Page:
Effect of bladder augmentation on VP shunt failure rates in spina bifida

Most patients with spina bifida require ventriculoperitoneal (VP) shunt placement. Some also require bladder augmentation, which may increase the risk of VP shunt malfunction and/or failure. The aim of this study was to assess whether bladder augmentation affects the rate of VP shunt failure in this population.

Using the Pediatric Health Information System, we studied patients with spina bifida born between 1992 and 2014 who underwent VP shunt placement. Using conditional logistic regression, we compared age- and hospital-matched patients who did and did not undergo a bladder augmentation to determine their difference in rates of VP shunt failure.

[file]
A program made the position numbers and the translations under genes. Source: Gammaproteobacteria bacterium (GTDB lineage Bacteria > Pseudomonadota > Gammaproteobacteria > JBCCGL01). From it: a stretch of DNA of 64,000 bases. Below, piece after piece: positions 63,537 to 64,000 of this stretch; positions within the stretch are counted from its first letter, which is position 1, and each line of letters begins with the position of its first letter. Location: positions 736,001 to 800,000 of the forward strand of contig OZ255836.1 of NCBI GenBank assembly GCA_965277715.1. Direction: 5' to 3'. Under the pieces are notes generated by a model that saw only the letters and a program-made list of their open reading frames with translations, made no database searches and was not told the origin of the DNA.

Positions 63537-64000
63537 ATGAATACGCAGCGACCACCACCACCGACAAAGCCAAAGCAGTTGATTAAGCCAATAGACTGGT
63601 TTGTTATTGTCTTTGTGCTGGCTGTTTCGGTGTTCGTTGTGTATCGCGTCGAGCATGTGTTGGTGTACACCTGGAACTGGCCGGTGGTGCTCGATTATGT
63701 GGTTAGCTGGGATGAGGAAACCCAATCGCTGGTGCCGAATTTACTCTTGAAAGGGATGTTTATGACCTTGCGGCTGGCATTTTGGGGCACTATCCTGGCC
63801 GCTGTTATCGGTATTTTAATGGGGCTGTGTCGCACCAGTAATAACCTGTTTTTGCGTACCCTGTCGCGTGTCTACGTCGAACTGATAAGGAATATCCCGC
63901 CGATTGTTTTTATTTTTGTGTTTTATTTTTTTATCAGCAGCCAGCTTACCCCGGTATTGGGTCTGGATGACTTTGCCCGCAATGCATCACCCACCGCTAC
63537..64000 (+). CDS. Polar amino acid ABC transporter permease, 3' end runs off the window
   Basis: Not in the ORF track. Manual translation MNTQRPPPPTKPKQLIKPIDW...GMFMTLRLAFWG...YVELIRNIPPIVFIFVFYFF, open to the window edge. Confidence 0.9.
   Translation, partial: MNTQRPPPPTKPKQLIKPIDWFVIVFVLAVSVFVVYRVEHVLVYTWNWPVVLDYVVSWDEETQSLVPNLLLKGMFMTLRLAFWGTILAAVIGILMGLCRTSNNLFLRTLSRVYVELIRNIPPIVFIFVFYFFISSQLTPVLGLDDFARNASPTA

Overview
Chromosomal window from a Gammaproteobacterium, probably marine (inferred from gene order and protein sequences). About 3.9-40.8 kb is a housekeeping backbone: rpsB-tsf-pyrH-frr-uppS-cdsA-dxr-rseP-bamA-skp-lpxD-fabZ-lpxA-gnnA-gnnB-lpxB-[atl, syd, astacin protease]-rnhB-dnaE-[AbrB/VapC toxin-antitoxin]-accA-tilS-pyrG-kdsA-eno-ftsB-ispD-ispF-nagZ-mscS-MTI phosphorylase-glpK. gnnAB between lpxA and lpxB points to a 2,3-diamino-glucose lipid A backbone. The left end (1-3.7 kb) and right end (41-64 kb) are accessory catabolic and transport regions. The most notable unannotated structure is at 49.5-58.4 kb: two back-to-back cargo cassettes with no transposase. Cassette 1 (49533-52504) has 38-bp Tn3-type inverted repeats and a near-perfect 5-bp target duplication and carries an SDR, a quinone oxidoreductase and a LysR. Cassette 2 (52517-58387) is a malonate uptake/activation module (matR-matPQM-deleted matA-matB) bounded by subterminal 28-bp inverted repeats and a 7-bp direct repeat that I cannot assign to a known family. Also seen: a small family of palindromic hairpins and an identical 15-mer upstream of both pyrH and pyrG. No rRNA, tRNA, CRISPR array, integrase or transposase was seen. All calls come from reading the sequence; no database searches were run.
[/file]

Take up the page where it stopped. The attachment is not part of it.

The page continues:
There were 4192 patients with spina bifida who underwent both surgical closure and VP shunt placement. Of these, 203 patients with bladder augmentation could be matched to 593 patients without bladder augmentation. VP shunt failure occurred within 2 years in 7.7% of patients, the majority of whom were in the group who underwent bladder augmentation (87%). After adjusting for confounders, undergoing bladder augmentation was independently associated with VP shunt failure (HR: 33.5, 95% CI: 13.15-85.44, p< 0.001).

Bladder augmentation appears to be associated with VP shunt failure. Additional studies are necessary to better define this relationship and identify risk-reduction techniques.

Journal of pediatric rehabilitation medicine. 2017 Oct 20 [Epub ahead of print]

Dani O Gonzalez, Jennifer N Cooper, Daryl J McLeod

Center for Surgical Outcomes Research, The Research Institute at Nationwide Children's Hospital, Columbus, OH, USA.

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